The Concept Of Love In William Shakespeare's Sonnet 129

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Register to read the introduction… At the beginning of the poem the speaker uses a series of brutish adjectives “murd’rous, rude, cruel, perjured, savage” to enhance how the culmination of a lustful act can lead men to “despise” the performance straight away. Perceiving this poem from a subjective point of view, Shakespeare’s sudden abasement of sexual encounter may stem from an affair with the dark lady, although the absence of her in the poem may represent how you can have lustful desires with anyone. This can be exemplified with the marriage between Catherine and Edgar as their love is extremely accustomed to society and therefore they could have had this attraction for many different people. The spiritual feelings between Catherine and Heathcliff on the other hand are predominant, although sexual desires are vacant within their relationship, their love is more profound and realistic as opposed to the illusion of such a unique love Catherine has for Edgar. Shakespeare contrasts the increasing lust against the regret after the final act using religious imagery in line 14 where the “heaven” is the “bliss of proof” within line 11 and the “hell” represents the “very woe”. This poem overall can be perceived as a contradiction between platonic love void of sexual desires (such as Catherine and Heathcliff’s) against a carnal, impure love (such as Edgars and …show more content…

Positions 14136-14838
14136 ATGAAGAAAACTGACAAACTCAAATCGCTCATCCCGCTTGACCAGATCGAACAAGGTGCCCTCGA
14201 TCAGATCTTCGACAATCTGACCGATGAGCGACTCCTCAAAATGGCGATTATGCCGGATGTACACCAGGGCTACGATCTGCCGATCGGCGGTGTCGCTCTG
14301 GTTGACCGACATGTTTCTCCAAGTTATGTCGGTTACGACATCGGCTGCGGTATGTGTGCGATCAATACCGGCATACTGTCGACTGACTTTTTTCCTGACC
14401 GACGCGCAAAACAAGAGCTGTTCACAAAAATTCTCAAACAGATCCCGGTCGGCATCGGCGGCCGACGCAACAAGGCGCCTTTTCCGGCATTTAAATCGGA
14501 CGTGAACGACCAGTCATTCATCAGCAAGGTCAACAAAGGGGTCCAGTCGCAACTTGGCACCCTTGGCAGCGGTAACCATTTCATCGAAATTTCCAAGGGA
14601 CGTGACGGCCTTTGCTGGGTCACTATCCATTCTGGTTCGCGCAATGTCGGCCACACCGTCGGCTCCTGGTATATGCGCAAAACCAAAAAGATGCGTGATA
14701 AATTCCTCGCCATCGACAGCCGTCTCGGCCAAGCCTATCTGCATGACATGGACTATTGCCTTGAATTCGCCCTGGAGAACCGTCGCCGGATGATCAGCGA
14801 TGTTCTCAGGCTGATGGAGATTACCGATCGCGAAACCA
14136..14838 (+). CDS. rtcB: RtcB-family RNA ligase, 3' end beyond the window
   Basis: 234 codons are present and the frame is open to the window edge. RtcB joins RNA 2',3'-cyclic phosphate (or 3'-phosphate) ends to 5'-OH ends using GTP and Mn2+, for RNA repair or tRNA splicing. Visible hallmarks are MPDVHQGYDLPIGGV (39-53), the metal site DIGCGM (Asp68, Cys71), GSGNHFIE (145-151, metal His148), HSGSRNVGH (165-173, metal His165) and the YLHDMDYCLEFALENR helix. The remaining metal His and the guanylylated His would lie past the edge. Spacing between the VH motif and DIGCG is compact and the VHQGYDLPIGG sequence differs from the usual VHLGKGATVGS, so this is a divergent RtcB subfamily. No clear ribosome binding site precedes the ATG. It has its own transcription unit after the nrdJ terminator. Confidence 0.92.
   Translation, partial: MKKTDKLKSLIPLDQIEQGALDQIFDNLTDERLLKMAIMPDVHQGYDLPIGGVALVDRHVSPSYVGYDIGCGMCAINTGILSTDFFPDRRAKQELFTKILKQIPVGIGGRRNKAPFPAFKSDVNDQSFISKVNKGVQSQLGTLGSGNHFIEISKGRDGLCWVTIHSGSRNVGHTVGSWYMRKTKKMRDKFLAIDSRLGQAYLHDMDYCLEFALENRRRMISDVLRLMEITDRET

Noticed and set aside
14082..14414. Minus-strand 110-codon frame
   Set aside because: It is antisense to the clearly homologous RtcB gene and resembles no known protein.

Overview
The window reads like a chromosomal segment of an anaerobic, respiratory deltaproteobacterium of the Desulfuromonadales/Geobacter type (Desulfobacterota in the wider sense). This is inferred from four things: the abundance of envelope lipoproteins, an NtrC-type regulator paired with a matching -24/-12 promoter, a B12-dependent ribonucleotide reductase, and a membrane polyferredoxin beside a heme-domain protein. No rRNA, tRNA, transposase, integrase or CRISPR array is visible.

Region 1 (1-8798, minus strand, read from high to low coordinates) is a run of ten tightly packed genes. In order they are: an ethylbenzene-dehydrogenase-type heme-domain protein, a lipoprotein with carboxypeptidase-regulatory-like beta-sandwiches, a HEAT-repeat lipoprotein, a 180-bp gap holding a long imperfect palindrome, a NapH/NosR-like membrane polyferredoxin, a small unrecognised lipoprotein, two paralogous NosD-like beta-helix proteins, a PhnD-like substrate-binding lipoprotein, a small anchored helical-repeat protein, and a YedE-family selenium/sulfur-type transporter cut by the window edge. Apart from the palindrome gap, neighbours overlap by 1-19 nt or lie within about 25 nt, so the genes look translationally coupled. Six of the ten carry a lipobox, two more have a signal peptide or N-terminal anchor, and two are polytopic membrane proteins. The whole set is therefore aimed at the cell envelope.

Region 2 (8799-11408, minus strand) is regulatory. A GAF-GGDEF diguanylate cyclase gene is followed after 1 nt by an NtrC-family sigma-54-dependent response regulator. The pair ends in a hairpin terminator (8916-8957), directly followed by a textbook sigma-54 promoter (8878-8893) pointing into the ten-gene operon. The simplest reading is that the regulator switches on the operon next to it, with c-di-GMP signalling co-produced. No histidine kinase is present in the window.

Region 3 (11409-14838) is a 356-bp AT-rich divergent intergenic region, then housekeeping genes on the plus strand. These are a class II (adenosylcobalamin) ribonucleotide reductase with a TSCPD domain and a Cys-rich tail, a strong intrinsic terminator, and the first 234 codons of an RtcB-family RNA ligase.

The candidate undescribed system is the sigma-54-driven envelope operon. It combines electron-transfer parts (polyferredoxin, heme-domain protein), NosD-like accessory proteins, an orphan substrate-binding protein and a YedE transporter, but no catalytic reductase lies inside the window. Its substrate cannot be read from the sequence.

He focuses on the weakest, innocent and purest character being young Isabella, and manipulates her into belief that she loves him. Bronte’s predominant connotations of Heathcliff being a villain – “I assure you, a tiger, or a venomous serpent could not rouse terror in me equal to that which he awakens” - create a sense of empathy towards young Catherine Earnshaw and display the theme of vengeance that lasts throughout the second half of the novel. Isabella’s love is homogenous to that of Catherine’s for Edgar; it is based upon illusions, desires and is short-lasting; therefore her life deteriorates into misery. The relationship between them reflects the romances within gothic and romantic literature with the involvement of Heathcliff being considered a Byronic Hero. He has all the connotations such as a “true misanthropist” who is passionate, endangering but ultimately idealistic in the eyes of young, naïve Isabella. In comparison to Catherine’s feelings for Edgar and Blanches for her classy lifestyle, Isabella’s affection for Heathcliff is purely illusionary and the reality is “he’s not a rough diamond” and Heathcliff’s heartless revenge crushes Isabella “like a sparrows egg.” This comparison of Byronic Hero can be seen within Tennessee Williams literature in relation to the character Stanley. He has very manly qualities such as gambling, drinking, swearing and his animalistic features create an air of being endangering, yet Stella seems to still have some unbeatable attraction towards him when she states “there are things that happen between a man and a woman in the dark – that sort of make everything else seem – unimportant”. She disregards his cruel beatings and accepts his values that debase woman, even to the point where she substitutes her sister’s declarations of rape as insanity to

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